Why Black People Who Need Mental Health Care Aren't Getting The Treatment They Deserve

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Mental Health Disparity In The Black Community

The conversation around mental health is always an important one. It is crucial that we, as a society, continue the work to destigmatize mental health issues.

Of course, we can’t continue that work until we acknowledge the disparity — and sometimes blatant racism — that the Black community faces when searching for treatment and care for their own mental health needs.

The experience of being Black in America varies from person to person, but there are shared issues that plague many people within the Black community. 

One of those shared issues is the repeated struggle with racial bias within the healthcare system.

Black people have been systematically affected by racism and prejudice in the U.S. healthcare system, and that has taken a powerful physical and emotional toll on this community's overall well-being.

Economic disparities between racial groups make it more difficult for some to acquire health insurance, preventing people from receiving adequate medical care. Racism also exists within healthcare itself and can lead doctors to neglect, disbelieve, or actively discriminate against patients. 

In a 2012 study, Janice A. Sabin, a research associate professor in the Department of Biomedical Informatics and Medical Education at the University of Washington School of Medicine, and her colleagues discovered information on pediatricians' unconscious racial biases towards Black patients and how they treated pain.

The study found that the likelihood of prescribing appropriate pain medication decreased for the black patients.

It was also found that Black/African-American patients were 22% less likely than white patients to receive any pain medication, even in cases with objective medical necessity for pain control.

There is also the staggering racial disparity with Black women who face significantly higher mortality risks than white women and women of other races. Black mothers are 12 times more likely to die than white mothers.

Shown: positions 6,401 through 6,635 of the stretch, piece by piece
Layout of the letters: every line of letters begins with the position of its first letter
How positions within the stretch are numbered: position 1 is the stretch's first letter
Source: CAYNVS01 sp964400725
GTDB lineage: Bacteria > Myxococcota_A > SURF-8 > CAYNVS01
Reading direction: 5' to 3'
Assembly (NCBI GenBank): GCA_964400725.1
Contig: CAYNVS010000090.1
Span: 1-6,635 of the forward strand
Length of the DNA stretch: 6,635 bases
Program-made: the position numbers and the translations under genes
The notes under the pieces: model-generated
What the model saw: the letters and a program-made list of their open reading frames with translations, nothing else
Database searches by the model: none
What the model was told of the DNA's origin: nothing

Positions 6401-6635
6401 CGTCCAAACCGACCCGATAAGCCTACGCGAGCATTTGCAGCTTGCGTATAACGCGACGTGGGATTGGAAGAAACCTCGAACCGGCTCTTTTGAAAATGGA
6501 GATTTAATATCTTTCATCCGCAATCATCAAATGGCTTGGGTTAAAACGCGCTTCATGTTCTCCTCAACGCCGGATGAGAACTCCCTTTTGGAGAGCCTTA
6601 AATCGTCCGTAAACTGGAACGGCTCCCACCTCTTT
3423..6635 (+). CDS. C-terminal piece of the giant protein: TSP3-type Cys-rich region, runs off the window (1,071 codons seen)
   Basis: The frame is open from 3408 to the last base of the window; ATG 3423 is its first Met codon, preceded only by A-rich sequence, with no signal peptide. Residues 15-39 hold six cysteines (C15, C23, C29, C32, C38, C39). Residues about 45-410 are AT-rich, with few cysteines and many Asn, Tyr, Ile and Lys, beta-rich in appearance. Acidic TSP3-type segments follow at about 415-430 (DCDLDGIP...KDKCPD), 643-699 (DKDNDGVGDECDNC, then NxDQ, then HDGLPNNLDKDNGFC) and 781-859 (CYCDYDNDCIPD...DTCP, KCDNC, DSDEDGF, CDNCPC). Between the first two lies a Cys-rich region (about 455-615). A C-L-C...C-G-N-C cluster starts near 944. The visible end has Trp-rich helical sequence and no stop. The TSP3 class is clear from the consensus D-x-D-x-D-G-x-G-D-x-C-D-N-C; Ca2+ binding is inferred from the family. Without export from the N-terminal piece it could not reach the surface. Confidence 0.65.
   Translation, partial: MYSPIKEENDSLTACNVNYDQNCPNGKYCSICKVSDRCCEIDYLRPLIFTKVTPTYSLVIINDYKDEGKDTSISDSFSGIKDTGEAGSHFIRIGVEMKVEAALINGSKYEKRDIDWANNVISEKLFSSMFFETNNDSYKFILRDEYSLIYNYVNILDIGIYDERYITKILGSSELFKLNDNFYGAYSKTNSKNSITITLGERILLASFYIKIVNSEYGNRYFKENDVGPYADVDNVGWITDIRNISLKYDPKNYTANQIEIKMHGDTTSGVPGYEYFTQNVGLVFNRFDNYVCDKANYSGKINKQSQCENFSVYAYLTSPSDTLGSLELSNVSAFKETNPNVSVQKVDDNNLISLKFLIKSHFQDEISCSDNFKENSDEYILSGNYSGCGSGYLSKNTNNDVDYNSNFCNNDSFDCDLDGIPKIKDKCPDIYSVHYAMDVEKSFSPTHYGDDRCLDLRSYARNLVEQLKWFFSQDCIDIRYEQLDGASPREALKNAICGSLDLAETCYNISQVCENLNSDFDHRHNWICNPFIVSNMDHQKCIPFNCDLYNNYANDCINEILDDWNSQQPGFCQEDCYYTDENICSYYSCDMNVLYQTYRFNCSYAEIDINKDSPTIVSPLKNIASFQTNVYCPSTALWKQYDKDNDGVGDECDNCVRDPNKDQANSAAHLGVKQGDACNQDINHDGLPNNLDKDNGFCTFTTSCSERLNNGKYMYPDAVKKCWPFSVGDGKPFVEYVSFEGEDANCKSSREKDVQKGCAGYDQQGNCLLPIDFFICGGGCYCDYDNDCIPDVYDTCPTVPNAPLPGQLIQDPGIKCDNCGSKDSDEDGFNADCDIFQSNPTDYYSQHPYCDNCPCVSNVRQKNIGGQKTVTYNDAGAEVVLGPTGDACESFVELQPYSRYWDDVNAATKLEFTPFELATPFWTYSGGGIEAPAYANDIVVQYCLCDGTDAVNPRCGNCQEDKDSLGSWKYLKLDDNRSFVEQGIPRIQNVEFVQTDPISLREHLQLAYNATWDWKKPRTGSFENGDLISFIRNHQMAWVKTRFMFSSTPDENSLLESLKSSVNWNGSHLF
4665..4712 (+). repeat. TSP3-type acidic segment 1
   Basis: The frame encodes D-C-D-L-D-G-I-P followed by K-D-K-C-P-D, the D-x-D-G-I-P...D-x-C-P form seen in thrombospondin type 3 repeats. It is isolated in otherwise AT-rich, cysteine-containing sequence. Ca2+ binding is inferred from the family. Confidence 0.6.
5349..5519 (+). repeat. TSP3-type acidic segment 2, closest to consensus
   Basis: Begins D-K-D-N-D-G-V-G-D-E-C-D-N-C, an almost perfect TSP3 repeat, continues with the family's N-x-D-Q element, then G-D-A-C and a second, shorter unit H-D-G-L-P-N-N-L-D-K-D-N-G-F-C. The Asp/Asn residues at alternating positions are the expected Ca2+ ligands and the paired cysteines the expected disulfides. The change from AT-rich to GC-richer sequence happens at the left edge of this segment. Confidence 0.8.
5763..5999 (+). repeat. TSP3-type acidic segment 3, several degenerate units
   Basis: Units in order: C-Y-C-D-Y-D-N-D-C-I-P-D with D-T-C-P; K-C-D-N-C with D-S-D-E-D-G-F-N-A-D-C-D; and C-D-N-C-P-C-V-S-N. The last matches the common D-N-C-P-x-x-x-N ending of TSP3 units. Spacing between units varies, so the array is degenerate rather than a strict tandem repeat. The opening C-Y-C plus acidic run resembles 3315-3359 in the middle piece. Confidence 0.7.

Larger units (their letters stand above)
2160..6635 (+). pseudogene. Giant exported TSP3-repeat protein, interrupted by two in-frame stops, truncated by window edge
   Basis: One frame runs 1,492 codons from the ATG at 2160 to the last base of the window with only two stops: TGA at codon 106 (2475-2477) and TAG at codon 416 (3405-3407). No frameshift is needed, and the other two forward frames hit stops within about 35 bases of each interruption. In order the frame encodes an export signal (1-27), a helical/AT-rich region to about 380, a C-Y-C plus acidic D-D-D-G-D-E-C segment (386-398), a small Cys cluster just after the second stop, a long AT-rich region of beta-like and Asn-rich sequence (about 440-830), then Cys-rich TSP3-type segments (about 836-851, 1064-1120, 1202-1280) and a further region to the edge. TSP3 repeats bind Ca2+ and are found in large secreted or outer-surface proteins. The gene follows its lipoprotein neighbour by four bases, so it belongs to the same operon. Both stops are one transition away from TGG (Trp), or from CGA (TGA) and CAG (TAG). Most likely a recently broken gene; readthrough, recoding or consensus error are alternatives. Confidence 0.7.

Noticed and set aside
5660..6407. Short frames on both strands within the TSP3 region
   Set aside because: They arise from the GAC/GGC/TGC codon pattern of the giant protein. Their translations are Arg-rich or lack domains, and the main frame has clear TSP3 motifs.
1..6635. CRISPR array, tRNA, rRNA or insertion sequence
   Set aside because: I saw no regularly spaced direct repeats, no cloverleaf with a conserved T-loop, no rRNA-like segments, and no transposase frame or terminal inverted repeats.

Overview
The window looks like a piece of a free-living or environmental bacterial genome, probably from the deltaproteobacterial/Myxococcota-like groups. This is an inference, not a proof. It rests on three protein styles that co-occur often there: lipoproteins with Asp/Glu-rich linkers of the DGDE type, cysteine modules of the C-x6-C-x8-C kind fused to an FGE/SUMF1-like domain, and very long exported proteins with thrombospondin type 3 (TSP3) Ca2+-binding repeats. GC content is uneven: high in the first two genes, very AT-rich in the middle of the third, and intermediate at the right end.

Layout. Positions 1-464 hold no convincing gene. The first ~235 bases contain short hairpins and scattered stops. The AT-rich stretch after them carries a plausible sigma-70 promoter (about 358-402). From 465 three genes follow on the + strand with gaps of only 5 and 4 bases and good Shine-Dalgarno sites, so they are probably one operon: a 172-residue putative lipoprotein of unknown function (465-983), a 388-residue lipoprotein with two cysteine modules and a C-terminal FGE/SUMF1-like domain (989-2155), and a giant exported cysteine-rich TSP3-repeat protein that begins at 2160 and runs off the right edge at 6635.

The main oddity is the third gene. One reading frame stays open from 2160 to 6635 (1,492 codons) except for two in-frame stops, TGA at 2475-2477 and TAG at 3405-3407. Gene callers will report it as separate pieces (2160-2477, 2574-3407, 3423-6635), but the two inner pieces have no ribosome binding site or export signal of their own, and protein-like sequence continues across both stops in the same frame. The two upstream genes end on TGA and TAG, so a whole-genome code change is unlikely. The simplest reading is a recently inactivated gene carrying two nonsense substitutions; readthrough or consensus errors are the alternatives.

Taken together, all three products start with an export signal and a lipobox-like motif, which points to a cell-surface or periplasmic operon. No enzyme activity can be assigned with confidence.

There was even a 2016 analysis done over the course of five years of data which found that Black, college-educated mothers who gave birth in local hospitals were more likely to suffer severe complications of pregnancy or childbirth than white women who never graduated from high school.

America is actively and and intently failing Black mothers across the nation. 

RELATED: Is The Health Care System Racist? 5 Ways Black People Are Affected By Medical Racism

Black people face higher risks of health issues because of the racial impact on their physical and mental health.

A 2015 review found that racism was strongly associated with mental health difficulties, contributing to stress, anxiety, and depression. 

According to the Health and Human Services Office of Minority Health, Black adults in the U.S. are more likely than white adults to report persistent symptoms of emotional distress, such as sadness, hopelessness and feeling like every little thing is a major effort.

There's also a higher rate of suicide among young Black females. A study which was published in the Journal of Community Health found the rate of suicide deaths among young Black males increased by 60% from 2001 through 2017, and 182% for young black females during that same time period.

Currently, suicide is the second leading cause of death after homicide for African-Americans between the ages of 13 and 19, and the rate continues to climb.

When you take into account all of the ways in which receiving proper treatment is a challenge for Black patients (among other forms of racism), it's no surprise people in the Black community experience such high levels of stress.

RELATED: How Racism & Prejudice Destroys Mental Health

Because of the many stigmas that Black people face, and the racial profiling that occurs in healthcare, Black people aren’t as willing to seek out professional help when it comes to their mental health. Especially considering that many mental health issues aren’t physically visible. 

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Accessibility to health insurance compounds with a high out-of-pocket cost of seeing therapists, psychiatrists, or any other mental health professionals, and is another challenge that Black people face, especially Black people living in poverty. 

In addition to the systemic barriers that prevent Black people from seeking help, there is also the stigma around mental health within the Black community.

Many Black people are not given a safe space to address and acknowledge their mental health struggles. More often than not, they are brushed aside, and instead of being offered professional help, their mental health is regarded as an afterthought. 

There is also a lack of information in the Black community when it comes to how to handle mental health and where to go to seek help when there's a genuine need. 

When it comes to addressing mental health within the Black community, it doesn’t hurt to reach out to professionals who are also Black. It also doesn’t hurt to ask questions to ascertain if a specific professional has treated Black people before.

There has to be a larger conversation when it comes to treating mental health in the Black population, especially when looking at the harsh stigma that is attached to it.

RELATED: What Does #BlackInTheIvory Mean? Black Academics Share Stories Of Institutional Racism At Universities And Hospitals

Nia Tipton is a writer living in Brooklyn. She covers pop culture, social justice issues, and trending topics. Follow her on Instagram.